D&D 5E Who Picks the Campaign? DMs, Players, and Choice

Umbran

Mod Squad
Staff member
Supporter
That's not entirely true. I'd suggest you check out a wider variety of generic systems.

Oh, please! This is a content-less argument, based not on the systems, but on casting an unfounded aspersion of ignorance upon me, without any evidential grounding. That is bunk and nonsense.

Get on board with the idea that folks can be just as experienced as you are, but still have different opinions.
 

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Umbran

Mod Squad
Staff member
Supporter
Isn't GURPS supposed to be generic?

Sure, it bills itself as such. However, its failure to be generic is perhaps best see in GURPS Supers... GURPS is at its best in gritty, street-level fights, and it falls on its face when you try to scale it across the power levels usually seen in superhero fiction.
 

aco175

Legend
I thought about this thread on the ride home when the radio was talking about a bride that wants to have the bridesmaids all color their hair to match hers. They were discussing how far is too far for a sister or friend. There are other stories about wanting all the bridal party to travel to someplace like Hawaii.

I was thinking that this is similar in that I have my gaming group or 'bridal party' that I like and play with and have for a long time. I want them to attend my campaign and have a good time. They come because they like me and like playing the game. The will 'buy a bridesmaid dress' or books and block off the date. Some are extra and bring food or add to the game to make it better.

Not sure if this is a great analogy, but it got me thinking of the expectations of both sides of the screen.
 

Voadam

Legend
Isn't GURPS supposed to be generic?
GURPS does lower powered stuff much better than high powered stuff.

For its fantasy think D&D but most everyone has 10 hp through most of the campaign, 20 hp would be superhuman. For supers (and the White Wolf 1e World of Darkness Vampire, Werewolf, and Mage genres) there are system supplements to go super high point buys so you can buy a lot of the powers you expect, but I'd agree it has lots of issues at that level of play and does not handle casual superhoic combat particularly well.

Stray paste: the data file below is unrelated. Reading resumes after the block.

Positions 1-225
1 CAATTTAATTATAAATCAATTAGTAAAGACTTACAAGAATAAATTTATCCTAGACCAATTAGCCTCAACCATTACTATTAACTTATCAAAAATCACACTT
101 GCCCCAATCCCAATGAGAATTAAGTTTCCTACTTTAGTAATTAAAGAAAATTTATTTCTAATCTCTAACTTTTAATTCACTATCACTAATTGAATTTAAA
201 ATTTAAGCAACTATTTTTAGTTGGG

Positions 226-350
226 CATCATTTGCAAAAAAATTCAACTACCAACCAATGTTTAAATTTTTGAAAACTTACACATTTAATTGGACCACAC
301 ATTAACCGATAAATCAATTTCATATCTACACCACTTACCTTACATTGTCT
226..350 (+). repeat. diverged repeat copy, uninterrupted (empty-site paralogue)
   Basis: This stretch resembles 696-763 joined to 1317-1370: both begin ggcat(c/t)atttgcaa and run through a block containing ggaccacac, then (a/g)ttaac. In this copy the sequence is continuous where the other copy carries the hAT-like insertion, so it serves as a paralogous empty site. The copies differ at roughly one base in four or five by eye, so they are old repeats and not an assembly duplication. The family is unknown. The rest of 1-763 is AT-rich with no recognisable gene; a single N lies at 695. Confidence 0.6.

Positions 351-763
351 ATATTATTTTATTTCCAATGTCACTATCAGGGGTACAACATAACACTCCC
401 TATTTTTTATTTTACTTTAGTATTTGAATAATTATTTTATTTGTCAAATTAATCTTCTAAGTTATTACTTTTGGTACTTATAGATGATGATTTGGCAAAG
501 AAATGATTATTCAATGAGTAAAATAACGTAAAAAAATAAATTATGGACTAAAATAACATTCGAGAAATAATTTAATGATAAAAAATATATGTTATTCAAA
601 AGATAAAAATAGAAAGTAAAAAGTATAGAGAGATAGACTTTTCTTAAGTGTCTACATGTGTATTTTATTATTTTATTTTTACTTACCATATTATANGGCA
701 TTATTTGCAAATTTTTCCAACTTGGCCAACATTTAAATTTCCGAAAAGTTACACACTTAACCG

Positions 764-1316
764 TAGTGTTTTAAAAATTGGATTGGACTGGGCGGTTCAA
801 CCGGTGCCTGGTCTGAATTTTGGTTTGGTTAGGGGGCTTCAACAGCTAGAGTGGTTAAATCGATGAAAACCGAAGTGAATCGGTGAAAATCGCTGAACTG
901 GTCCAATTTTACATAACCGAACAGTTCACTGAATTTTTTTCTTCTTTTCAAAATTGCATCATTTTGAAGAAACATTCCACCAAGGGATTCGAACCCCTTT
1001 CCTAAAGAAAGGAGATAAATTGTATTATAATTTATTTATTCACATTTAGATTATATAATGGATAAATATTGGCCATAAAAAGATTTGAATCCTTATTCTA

Great sourcebooks though that can be applied fairly generically to other games. ;)
 

Snarf Zagyg

Notorious Liquefactionist
Supporter
I thought about this thread on the ride home when the radio was talking about a bride that wants to have the bridesmaids all color their hair to match hers. They were discussing how far is too far for a sister or friend. There are other stories about wanting all the bridal party to travel to someplace like Hawaii.

DMZilla ....

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What do you mean you don't want to play Dark Sun in Mongolia? THIS IS A DESTINATION CAMPAIGN EVENT! This is my special Dark Sun campaign! WHY ARE YOU RUINING MY LIFE?????????
 

overgeeked

B/X Known World
Oh, please! This is a content-less argument, based not on the systems, but on casting an unfounded aspersion of ignorance upon me, without any evidential grounding. That is bunk and nonsense.

Get on board with the idea that folks can be just as experienced as you are, but still have different opinions.
Sure. But when “opinions” are about facts, there is a right answer. A lot of generic systems do have inherent biases towards certain styles of play. That’s absolutely true. It’s utterly false to claim that there is no such thing as a truly generic system. That’s the baseless and obviously false claim you’re making with literally zero support. So, as you say, bunk and nonsense.
 

soviet

Hero
Which would you recommend? I'm curious if you have examples to pair with your assertion.
I'd strongly recommend Other Worlds, which has a great chapter on group worldbuilding and campaign design, but then I did write it so I might be slightly biased.